So we had all these great jokes, we'd see each other in the morning and we'd pass each other and he'd go, "I hate Michigan." I'd go, "I hate Buckeyes." And we'd just pass each other and just kind of laugh about it. He would wear to the lunch room, we were good friends, we lived next to each other, a shirt that said profanity, Michigan. The week of Michigan, Ohio State, a profanity pick whatever one you're thinking of, Michigan, and we would walk and I'm saying, we are going to get beat up. We are going to get beat up.
And he goes, yeah. And they're just going to assume that you're with me. I go, I am with you. So those funny things, Rick, those are the simple, common, it's like a spouse that you're kind of upset with, but you call her a hun. Hey hun-
Rick Langer: It's softens-
Tim Muehlhoff: It softens, and we know that good phatic communication actually sets up the possibility of emphatic actually being productive.
Rick Langer: Okay. And does this include just ordinary small talk or does it have to be joking or things like, because I hear people-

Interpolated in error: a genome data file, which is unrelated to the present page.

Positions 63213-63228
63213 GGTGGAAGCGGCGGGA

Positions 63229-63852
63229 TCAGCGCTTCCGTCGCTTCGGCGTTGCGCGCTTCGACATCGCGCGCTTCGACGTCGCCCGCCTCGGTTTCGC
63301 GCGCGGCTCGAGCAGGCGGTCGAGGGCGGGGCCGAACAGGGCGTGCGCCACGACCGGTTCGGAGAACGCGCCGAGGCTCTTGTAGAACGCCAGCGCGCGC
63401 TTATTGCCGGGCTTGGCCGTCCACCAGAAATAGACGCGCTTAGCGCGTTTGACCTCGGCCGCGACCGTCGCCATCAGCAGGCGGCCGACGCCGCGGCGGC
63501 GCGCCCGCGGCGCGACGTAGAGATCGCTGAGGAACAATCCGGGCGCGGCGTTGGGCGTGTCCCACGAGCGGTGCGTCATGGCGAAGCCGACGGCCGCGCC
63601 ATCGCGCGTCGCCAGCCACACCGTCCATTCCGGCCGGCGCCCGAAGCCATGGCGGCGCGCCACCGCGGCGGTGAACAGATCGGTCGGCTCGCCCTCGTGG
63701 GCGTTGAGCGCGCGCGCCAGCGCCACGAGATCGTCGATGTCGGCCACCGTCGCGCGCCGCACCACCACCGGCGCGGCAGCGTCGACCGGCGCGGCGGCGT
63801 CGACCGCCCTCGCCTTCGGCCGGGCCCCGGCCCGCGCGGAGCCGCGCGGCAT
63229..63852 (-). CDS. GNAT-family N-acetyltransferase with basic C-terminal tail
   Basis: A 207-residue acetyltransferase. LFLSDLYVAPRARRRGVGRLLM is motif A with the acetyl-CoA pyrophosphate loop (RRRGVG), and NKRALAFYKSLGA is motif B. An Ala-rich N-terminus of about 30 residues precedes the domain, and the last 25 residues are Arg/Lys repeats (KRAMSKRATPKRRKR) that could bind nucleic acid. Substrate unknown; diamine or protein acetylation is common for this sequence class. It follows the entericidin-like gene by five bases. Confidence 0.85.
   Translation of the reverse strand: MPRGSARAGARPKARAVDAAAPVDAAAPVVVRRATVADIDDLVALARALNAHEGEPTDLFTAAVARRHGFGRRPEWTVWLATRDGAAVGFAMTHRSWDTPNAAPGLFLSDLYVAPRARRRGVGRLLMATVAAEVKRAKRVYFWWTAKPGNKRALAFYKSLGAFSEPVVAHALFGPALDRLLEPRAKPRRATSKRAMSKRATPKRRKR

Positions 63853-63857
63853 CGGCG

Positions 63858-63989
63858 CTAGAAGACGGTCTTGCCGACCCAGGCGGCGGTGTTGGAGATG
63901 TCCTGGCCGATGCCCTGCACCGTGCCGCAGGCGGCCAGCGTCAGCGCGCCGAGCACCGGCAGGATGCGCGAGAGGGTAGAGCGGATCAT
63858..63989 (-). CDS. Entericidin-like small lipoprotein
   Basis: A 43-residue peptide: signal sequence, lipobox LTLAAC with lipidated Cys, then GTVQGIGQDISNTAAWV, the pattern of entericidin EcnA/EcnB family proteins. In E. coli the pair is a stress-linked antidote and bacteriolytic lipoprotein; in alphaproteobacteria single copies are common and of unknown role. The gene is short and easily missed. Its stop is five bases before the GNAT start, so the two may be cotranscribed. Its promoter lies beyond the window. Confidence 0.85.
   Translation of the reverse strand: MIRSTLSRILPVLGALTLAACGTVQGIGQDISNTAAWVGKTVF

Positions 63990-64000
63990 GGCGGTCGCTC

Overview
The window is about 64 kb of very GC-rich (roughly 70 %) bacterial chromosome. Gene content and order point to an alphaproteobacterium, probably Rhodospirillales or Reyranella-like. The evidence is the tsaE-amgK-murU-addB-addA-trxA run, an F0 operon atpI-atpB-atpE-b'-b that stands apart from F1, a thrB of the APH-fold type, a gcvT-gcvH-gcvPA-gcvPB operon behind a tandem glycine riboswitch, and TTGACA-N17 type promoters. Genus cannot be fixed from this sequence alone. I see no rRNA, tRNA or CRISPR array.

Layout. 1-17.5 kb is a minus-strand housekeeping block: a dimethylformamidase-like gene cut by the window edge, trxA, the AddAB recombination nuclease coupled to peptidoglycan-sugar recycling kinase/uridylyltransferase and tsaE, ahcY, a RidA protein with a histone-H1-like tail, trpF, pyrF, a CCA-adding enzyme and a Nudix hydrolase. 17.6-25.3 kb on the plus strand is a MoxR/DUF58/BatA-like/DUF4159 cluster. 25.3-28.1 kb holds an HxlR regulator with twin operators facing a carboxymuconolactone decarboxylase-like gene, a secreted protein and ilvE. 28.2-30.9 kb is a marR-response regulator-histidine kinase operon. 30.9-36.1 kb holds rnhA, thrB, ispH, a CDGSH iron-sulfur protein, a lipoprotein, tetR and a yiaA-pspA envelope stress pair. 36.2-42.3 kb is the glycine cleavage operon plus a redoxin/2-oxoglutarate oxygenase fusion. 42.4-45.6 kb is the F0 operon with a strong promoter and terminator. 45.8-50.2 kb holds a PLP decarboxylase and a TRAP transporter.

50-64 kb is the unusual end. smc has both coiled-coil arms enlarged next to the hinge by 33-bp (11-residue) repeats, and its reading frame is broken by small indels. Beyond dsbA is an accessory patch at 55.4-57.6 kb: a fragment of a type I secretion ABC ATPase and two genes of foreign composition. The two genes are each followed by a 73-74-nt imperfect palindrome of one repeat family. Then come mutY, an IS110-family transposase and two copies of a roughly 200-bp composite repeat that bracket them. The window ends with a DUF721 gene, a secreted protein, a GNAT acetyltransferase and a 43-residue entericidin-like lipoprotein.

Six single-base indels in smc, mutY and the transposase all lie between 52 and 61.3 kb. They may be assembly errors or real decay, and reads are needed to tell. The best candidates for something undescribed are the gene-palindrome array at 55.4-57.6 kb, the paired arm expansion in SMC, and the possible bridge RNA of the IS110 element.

Tim Muehlhoff: No, ordinary small talk.
Rick Langer: Okay. Because people will sometimes disparage that. That's been one of things I've noticed with COVID in living in the zoom world. You can still have small talk in the zoom world, but there's a lot of the really informal, Hey, how's it going? What happened, kinds of things that just aren't said, because you don't meet each other. Everything's in the context of a meeting. And I wonder how that erodes our communication climates and our ability to talk with one another when that kind of ordinary smalltalk, and I worry sometimes that we shouldn't actually call it small talk because it's perhaps way more important than you think it is, for all the other good side effects. Even if you don't learn that much, that seems important.